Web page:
Heilige Stede

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Nieuwezijds Kapel 1664-1665

Nieuwezijds Kapel, or Heilige Stede (Dutch - holy site) or Chapel of the Heilige Stede refers to a site in Amsterdam that includes shops and a Dutch Reformed church built in 1908 on the site of a church once called the Heilige Stede, originally built in the 15th century to replace a chapel that burned in a city fire of 1452. That original chapel had been built in 1347 as a result of the miracle of Amsterdam (15 March 1345), located on the Kalverstraat where this miracle with the eucharistic host occurred.


Storefronts on the Rokin today that were built as part of the complex in 1908, behind them the church tower can be seen

In the beeldenstorm of 1566 the chapel was severely damaged, and after the Alteratie, the chapel came into Protestant hands, when it was renamed the Nieuwezijds Chapel by them. The yearly procession that until then had taken place by the Catholics, was forbidden. In 1881, this tradition was reinstated as the Stille Omgang.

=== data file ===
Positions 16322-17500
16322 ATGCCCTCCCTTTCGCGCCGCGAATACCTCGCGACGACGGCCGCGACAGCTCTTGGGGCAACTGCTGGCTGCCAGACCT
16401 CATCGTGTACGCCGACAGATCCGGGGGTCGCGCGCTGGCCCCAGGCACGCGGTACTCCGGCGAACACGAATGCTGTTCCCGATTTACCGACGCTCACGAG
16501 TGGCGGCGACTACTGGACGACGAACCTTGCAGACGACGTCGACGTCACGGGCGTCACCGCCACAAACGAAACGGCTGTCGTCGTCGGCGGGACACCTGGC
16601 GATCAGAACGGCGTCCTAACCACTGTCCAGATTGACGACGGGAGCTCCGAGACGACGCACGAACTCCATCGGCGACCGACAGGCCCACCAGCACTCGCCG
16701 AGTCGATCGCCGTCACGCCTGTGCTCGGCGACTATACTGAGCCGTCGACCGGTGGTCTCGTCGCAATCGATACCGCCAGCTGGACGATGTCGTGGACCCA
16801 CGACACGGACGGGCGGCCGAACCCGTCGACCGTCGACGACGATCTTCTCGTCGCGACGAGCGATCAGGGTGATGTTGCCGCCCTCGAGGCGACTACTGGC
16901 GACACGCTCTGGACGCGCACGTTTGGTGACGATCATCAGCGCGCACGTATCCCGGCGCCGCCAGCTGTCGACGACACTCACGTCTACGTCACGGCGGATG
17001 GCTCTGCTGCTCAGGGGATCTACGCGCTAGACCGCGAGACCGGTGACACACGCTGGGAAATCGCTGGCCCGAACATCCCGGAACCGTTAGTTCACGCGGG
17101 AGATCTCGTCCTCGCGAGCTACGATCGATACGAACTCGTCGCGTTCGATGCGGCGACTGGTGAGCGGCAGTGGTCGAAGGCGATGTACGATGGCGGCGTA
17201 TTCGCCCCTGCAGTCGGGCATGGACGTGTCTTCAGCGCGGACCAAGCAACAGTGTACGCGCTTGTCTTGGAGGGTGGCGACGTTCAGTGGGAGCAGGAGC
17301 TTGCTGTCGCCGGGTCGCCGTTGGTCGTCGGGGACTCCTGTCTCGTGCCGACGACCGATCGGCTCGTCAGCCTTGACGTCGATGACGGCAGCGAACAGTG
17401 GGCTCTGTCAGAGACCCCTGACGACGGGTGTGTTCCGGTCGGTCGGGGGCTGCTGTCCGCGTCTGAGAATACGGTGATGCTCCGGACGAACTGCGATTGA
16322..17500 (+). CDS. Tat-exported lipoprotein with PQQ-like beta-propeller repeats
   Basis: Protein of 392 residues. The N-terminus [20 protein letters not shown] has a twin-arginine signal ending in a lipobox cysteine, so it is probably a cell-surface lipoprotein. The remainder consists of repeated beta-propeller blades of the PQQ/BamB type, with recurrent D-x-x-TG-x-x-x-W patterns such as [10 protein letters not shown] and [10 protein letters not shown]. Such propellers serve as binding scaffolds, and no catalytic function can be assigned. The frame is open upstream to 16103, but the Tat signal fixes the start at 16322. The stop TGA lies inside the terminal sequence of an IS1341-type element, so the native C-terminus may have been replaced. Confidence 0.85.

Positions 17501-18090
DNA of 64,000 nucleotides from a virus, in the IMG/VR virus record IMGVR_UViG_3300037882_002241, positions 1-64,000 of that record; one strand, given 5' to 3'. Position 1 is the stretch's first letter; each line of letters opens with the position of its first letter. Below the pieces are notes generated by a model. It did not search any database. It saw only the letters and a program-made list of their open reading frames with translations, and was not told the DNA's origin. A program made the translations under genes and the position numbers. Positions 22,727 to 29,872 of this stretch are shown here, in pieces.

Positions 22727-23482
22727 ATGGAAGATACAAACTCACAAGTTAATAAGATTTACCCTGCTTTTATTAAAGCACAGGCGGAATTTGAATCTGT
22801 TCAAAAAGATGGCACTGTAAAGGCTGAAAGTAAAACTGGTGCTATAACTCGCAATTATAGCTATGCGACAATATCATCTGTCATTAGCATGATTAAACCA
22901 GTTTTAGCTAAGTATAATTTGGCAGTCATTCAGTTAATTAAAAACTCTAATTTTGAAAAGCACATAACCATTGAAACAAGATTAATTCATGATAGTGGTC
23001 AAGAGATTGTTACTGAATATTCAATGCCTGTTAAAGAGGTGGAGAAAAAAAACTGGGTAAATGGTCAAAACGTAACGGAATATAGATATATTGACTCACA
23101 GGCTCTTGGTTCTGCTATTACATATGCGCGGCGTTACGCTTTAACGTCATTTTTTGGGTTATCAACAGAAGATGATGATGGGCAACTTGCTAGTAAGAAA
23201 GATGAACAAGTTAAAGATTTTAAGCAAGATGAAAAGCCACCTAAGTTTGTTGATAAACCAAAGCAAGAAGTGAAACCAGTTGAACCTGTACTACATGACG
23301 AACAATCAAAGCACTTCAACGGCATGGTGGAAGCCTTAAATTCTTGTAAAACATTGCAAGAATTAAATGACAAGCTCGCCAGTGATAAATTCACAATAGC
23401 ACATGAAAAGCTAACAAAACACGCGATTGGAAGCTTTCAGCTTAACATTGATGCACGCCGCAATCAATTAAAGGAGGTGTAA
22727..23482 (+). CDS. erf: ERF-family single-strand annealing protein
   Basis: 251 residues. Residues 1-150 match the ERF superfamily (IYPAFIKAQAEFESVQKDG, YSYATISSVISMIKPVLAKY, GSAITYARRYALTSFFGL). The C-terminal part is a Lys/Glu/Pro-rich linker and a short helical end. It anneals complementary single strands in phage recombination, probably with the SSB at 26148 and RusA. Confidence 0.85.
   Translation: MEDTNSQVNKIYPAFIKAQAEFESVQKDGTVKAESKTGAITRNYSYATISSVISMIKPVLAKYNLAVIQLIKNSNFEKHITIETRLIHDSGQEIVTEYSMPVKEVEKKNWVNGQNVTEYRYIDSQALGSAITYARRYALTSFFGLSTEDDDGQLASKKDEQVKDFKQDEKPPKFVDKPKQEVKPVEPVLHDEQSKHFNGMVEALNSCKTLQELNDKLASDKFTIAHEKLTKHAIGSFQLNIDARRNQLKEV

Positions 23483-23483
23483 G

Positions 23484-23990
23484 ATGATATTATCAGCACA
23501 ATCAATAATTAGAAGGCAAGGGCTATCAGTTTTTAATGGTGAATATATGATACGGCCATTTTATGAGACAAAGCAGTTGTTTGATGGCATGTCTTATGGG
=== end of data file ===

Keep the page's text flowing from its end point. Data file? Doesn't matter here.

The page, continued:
The building was deconstructed in 1908, after the Protestant church fathers decided to consolidate the space and sell off the surrounding land to generate income. At that period the Catholic Church was enjoying a surge in popularity and the Protestants were determined not to "give them back their church grounds". The various sections of the old church outside the part left for the modern chapel, were stripped of useful materials, to prevent them ever being used again for Catholic worship, and the ground was sold for the construction of shops, so that the Catholics could never have it back. The miracle church's function had already long been taken over by the Roman Catholic schuilkerk at the Amsterdam Beguinage. Despite these measures, the site still has many parts of the old church intact, and the cultural history of the entire site is important for the city of Amsterdam.[1]

Parts of the chapel are still to be found in the Enge Kapelsteeg and on the roof of the schuilkerk De Papegaai in the Kalverstraat.[1] A few fragments of the chapel came to be on the Frankendael in the Watergraafsmeer. On the Rokin was erected the Mirakelkolom (miracle column), though this was disassembled and raised for the construction of the North-south line of the Amsterdam Metro. The entire site is considered a Rijksmonument, except for certain parts of the interior such as the modern organ.[1]


  1. ^ a b c Rijksmonument report

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Coordinates: 52°22′05″N 4°53′31″E / 52.36806°N 4.89194°E / 52.36806; 4.89194